30 May:

1850: Memorial filed with the county clerk of Los Angeles requesting a customs house at San Pedro and the designation of San Pedro as a port of entry (see also November 10 and February 15)

1887: Official announcement that the Union Pacific Railway has completed purchase of Rattlesnake Island in San Pedro for terminal purposes; price not reported

1912: Dredger San Francisco discovered ablaze in San Pedro by watchman (Los Angeles Times, 05/30/1912, pg. I2)

1941: In the Navy (starring Abbott and Costello, Dick Powell, the Andrew Sisters, and Claire Dodd, with Shemp Howard and The Condos Brothers) is released; location shots filmed in San Pedro and San Diego; Dedication: “To the United States Navy and to the Officers and Enlisted Personnel of the San Diego and San Pedro Bases. This picture is dedicated in grateful appreciation of their invaluable cooperation.” (IMDb; TCM; AFI; see also Hollywood Movie Musicals By John Howard Reid, pg 77-?; Reid, 2006)

1945: Todd Shipyard Fire, Berth 104

1951: John S. Gibson, Jr. wins harbor area councilman election and receives congratulations from his campaign manager, A.T. Leavell, and a kiss from his wife (USCDL, examiner-m1054)

1951: Gold Star mothers, Blue Star mothers, Navy wives and mothers, and Girl Scout Mariners throw flowers from deck of coast guard cutter Morris during Memorial Day services in the outer harbor off San Pedro's Cabrillo Beach (USCDL, examiner-m1076)

1952: San Pedro Memorial Day services are held in the outer harbor on the Coast Guard Cutter Morris by the Gold Star Mothers, Navy Mothers Club and Fleet Reserve Auxiliary and at Green Hills Memorial Park by the San Pedro Association of Patriotic Societies (USCDL, examiner-m11654)

1952: 19-year-old UCLA freshman Jeri Miller wins the Miss Welcome to Long Beach contest at the Long Beach Municipal Auditorium; finalists (left to right) included Helen Weir of Santa Ana, Dolores Tregarthen of San Pedro, Jeannette LeVere of Bell—Maywood, Loubelle Lewis of Hollywood, Jean Klaus of Westwood Village, Laura Johnson of North Long Beach, Julie King of South Gate, Audrey Kofahl of Seal beach, and Lorraine Hudson of Norwalk (USCDL, examiner-m11670)

1958: Associated Patriotic Society of San Pedro hold Memorial Day services on the US Coast Guard Cutter Morris at Berth 90; in Long Beach services are held on the Navy light cruiser USS Roanoke off the Magnolia Pier (USCDL, examiner-m16612)

31 May:

1865: Joseph Fellows is born in Staffordshire, England; family immigrated to America and arrived in Iowa in 1873 then settled in Minneapolis, MN; Fellows began learning the boat building trade at age 14, which he pursued in Spokane, Portland and Seattle before becoming yard supervisor at the San Francisco Launch Company; in 1898 he moved to San Pedro to build the 60’ yacht J.C. Elliott; in 1899 he established his own business (with J.T. Pugh, the well-known boat designer) on Terminal Island (known as the Joe Fellows Yacht and Launch Co. of Wilmington in 1915, then Fellows & Stewart, Inc. of Wilmington in the 1920s—the main yard was at Berth 206 in 1936; see Phone Directory; see also Los Angeles Times, 05/19/1912, pg. I9), building yachts, launches and sailboats; Fellows was a cofounder of the South Coast Yacht Club (see March 01 and 03) and by 1907 his firm had designed and built many successful racers (including the Venus, the Minerva, the Minerva II, the Mischief, the Myth, and the Monsoon) (Guinn, 1907, Vol. 2, pgs. 1888-1889); the classic yachts (including Stan Laurel’s Ida May built in 1926), yawls, speed boats, and cruisers built by Fellows & Stewart in the 1920s and 1930s are still in high demand today;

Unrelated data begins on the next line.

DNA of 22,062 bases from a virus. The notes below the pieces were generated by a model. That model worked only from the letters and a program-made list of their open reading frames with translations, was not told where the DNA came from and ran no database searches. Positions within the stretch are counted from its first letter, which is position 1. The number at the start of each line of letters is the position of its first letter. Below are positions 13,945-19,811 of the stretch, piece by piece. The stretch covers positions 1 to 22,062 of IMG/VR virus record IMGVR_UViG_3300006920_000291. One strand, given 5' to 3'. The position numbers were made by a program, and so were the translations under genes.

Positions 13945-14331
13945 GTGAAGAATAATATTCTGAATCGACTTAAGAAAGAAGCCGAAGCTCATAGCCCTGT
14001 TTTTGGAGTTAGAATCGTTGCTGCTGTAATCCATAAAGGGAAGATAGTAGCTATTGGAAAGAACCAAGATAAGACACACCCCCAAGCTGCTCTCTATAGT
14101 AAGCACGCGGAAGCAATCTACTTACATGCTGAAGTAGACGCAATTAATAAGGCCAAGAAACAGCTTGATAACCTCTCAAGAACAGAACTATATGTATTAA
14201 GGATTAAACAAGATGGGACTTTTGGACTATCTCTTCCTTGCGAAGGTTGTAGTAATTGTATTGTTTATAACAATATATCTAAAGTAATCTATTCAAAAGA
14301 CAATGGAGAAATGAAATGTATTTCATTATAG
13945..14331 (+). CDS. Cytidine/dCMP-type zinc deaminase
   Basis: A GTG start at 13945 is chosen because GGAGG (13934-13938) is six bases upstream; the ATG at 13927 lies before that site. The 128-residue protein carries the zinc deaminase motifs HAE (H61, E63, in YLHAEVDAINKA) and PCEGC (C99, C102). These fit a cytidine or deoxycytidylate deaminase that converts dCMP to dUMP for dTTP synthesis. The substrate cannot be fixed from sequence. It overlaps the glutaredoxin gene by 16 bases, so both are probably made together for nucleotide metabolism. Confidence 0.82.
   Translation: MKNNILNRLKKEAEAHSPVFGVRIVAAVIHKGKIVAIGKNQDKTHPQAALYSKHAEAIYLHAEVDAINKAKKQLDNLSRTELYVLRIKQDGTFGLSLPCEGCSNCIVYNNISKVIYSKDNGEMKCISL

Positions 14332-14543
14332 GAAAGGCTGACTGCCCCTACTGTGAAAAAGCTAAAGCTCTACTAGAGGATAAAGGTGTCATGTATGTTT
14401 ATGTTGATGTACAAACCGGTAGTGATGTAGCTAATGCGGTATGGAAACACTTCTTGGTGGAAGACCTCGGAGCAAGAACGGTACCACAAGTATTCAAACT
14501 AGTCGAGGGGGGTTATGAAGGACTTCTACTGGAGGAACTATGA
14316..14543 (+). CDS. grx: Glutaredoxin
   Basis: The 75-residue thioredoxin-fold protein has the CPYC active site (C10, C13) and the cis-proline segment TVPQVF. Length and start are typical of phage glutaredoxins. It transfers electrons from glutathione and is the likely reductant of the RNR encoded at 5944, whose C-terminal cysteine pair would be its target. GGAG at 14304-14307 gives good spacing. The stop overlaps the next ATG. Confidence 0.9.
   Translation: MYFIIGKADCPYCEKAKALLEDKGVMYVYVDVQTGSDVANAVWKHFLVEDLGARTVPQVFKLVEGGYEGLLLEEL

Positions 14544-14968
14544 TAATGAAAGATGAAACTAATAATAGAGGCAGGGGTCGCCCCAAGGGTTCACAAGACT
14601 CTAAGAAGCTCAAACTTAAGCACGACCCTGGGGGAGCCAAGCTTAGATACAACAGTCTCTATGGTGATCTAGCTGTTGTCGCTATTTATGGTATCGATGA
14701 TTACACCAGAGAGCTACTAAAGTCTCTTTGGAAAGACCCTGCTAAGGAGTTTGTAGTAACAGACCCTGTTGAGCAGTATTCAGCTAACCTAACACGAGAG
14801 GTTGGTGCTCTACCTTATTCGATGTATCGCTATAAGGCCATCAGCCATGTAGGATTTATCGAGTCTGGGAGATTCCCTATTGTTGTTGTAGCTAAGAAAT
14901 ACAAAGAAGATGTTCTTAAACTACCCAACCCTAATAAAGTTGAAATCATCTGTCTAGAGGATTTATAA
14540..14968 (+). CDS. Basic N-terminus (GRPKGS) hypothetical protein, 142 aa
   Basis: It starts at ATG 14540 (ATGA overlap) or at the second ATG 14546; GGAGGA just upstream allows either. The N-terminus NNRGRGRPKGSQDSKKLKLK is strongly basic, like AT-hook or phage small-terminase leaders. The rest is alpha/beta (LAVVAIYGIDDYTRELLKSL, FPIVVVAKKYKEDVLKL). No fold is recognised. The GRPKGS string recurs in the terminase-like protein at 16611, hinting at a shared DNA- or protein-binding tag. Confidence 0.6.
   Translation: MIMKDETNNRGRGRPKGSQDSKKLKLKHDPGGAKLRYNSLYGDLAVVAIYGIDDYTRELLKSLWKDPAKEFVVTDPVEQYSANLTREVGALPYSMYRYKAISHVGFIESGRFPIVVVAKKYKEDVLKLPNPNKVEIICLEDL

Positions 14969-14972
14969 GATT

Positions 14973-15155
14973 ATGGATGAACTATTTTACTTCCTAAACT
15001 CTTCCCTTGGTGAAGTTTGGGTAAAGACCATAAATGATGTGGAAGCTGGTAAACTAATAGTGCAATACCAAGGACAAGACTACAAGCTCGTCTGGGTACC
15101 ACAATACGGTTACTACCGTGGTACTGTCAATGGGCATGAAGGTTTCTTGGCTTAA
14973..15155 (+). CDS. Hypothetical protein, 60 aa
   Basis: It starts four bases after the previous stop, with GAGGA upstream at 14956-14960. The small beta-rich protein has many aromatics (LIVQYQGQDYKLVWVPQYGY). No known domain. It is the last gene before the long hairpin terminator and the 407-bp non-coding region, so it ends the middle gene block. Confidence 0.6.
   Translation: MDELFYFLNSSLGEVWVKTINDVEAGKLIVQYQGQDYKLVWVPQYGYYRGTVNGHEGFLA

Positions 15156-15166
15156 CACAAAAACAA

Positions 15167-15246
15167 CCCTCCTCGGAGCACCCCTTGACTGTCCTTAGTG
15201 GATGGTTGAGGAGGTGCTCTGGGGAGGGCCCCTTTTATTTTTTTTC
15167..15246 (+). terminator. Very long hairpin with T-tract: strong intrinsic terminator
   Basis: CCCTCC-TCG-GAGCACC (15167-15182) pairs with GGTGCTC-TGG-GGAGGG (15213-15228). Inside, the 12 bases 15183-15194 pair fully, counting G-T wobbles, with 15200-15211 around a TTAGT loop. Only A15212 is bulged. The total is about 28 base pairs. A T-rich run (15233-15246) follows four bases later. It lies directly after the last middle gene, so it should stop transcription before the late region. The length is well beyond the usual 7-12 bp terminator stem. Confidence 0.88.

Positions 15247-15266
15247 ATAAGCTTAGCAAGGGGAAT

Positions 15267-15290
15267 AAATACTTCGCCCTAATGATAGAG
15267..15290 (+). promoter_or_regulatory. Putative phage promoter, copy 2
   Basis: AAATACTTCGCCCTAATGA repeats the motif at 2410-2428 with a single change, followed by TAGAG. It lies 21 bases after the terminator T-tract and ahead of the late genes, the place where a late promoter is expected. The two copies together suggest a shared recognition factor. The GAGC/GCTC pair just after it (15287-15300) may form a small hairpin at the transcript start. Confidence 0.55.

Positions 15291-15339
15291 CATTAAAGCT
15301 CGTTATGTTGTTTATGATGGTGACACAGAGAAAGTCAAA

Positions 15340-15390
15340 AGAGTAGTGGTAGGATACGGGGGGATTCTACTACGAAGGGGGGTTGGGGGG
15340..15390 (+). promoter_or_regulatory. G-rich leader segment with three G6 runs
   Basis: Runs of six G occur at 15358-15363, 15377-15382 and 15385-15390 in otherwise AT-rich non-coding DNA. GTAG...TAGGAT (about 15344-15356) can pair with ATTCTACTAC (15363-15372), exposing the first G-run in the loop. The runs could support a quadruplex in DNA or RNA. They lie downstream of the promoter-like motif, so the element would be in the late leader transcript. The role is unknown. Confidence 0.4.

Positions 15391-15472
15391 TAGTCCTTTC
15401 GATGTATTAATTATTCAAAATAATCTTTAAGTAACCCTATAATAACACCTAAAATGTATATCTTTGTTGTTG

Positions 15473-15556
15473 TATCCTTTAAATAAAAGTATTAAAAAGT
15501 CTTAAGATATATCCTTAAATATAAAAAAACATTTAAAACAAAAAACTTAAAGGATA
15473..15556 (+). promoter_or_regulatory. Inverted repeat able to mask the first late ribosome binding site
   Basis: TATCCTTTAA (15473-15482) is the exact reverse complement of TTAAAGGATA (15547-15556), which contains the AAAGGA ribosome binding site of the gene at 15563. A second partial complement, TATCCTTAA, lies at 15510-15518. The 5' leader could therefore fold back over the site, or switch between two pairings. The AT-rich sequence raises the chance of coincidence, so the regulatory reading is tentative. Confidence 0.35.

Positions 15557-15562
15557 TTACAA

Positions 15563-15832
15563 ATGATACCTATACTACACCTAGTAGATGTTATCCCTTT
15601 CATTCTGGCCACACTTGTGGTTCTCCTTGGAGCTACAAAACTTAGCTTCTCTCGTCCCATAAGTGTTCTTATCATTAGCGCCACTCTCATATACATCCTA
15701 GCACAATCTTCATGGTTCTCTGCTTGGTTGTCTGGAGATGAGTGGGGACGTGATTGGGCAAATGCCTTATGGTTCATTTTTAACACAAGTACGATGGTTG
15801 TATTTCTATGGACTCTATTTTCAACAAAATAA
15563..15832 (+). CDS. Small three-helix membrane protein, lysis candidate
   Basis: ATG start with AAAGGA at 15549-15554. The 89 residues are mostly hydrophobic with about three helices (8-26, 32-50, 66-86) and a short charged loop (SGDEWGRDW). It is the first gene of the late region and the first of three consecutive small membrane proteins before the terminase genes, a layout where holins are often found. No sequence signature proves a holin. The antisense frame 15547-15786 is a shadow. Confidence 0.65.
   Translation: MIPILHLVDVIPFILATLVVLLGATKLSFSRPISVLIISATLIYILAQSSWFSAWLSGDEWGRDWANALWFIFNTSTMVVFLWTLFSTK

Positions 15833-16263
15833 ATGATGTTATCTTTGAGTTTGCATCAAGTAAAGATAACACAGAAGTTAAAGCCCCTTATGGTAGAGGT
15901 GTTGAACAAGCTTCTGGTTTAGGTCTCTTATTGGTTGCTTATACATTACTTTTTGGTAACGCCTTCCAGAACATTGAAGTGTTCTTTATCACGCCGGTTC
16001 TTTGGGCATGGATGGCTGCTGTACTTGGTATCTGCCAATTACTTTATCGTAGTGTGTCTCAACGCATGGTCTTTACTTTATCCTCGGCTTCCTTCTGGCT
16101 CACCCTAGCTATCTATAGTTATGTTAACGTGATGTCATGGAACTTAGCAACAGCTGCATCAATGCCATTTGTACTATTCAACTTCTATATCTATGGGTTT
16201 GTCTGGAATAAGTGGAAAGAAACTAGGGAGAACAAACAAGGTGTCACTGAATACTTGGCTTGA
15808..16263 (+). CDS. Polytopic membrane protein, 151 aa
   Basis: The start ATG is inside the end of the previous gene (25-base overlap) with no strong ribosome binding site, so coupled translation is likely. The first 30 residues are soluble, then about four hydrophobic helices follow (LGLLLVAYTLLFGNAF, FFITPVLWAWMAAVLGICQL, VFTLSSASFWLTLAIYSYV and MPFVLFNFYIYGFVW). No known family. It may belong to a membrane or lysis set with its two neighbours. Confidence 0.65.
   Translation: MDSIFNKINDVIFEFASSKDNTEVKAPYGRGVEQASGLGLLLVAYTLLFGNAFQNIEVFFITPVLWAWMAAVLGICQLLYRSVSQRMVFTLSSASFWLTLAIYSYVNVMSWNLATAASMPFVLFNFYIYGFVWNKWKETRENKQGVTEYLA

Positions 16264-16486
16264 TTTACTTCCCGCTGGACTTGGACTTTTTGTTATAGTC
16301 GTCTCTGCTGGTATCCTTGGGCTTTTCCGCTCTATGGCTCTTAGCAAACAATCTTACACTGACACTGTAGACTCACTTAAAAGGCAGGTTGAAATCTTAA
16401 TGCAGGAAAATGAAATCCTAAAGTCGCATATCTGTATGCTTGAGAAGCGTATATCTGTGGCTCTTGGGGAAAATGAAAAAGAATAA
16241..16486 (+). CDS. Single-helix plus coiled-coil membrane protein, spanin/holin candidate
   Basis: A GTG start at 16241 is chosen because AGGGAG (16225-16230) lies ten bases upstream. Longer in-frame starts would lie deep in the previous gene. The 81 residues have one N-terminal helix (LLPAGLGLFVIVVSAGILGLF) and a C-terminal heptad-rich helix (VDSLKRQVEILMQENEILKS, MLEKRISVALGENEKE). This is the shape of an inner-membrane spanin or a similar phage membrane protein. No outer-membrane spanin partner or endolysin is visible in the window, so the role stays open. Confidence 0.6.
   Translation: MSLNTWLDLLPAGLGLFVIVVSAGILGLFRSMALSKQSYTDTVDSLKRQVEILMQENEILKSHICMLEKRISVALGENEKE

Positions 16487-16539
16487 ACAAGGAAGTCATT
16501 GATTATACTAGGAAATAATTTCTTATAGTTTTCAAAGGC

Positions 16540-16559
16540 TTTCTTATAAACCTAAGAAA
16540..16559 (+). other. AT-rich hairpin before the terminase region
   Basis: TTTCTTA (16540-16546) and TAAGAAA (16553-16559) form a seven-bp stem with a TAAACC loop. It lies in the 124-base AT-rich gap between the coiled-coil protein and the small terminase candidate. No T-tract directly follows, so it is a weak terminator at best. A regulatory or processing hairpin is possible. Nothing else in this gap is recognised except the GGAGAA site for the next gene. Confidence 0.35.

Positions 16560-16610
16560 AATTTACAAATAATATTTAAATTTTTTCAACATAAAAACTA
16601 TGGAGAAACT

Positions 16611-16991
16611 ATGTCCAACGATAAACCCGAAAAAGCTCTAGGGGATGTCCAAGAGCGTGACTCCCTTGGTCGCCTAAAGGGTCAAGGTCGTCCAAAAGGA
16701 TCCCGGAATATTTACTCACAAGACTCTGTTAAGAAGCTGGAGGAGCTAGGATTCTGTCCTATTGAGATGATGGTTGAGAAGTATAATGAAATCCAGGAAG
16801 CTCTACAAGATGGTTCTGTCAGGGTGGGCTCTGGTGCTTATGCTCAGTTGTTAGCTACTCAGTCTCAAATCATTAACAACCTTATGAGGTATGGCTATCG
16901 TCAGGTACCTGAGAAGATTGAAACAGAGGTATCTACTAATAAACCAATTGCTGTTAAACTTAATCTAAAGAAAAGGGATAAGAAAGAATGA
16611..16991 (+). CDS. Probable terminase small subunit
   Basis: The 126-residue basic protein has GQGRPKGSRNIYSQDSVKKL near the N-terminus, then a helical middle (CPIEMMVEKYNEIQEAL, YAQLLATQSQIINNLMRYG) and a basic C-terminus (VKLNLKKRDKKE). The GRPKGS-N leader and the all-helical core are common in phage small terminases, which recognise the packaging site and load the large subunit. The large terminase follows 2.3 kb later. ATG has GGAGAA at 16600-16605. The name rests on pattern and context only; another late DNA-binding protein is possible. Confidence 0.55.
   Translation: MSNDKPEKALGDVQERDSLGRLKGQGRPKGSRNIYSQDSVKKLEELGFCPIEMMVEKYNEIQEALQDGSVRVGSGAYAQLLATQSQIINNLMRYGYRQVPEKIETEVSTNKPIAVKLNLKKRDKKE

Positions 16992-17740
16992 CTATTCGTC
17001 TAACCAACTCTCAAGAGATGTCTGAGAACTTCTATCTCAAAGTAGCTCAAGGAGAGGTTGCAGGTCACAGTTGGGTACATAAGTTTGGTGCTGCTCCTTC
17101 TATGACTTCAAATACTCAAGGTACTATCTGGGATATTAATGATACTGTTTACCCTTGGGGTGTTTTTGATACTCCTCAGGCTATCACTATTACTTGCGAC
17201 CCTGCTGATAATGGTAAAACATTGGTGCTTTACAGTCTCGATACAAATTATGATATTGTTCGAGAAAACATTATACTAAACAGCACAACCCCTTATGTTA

In the 1940s-1950s the firm also built sub chasers (SC-1005—the ex PC-1005—and SC-1006 were laid down on 04/13/1942, SC-1007 on 05/04/1942, and SC-1008 on 05/08/1942), rescue, passenger and tug boats for the Navy and Army; they also built fireboats for the Long Beach (Fireboats No. 1 and No. 2 in 1954) and LA Fire departments (Fireboat No. 3 in 1928) (LAFIRE; Shipbuilding History; RCGroups; Treadwell, 2000; NavSource; Splinter Fleet) (Note: Joseph’s descendent, Richard Fellows of San Pedro, rebuilt Red Car No. 1058 in the early 1960s—see RPN)

1866: San Pedro and Los Angeles entrepreneur Jonathon “Don Juan” Temple dies in San Francisco at age 97; Temple was born in Reading, Massachusetts on 09/25/1768; Captain/trader in the Sandwich Islands in 1825 and a LA merchant (at Spring and Main) in 1827; opened a general store in LA with George Rice in April 1828; built the original Temple Block which was later rebuilt by his bother F.P.F. Temple); bought the Casa de San Pedro from Abel Stearns in 1845 (with his partner David W. Alexander); built the LA City Market in the mid 1850s; bought out Don Pedro Dominguez’s interests in the Dominguez Ranch (later bought by J. Bixby and now Long Beach city);made a fortune selling cattle to miners during the Gold Rush and by leasing the Mexico mint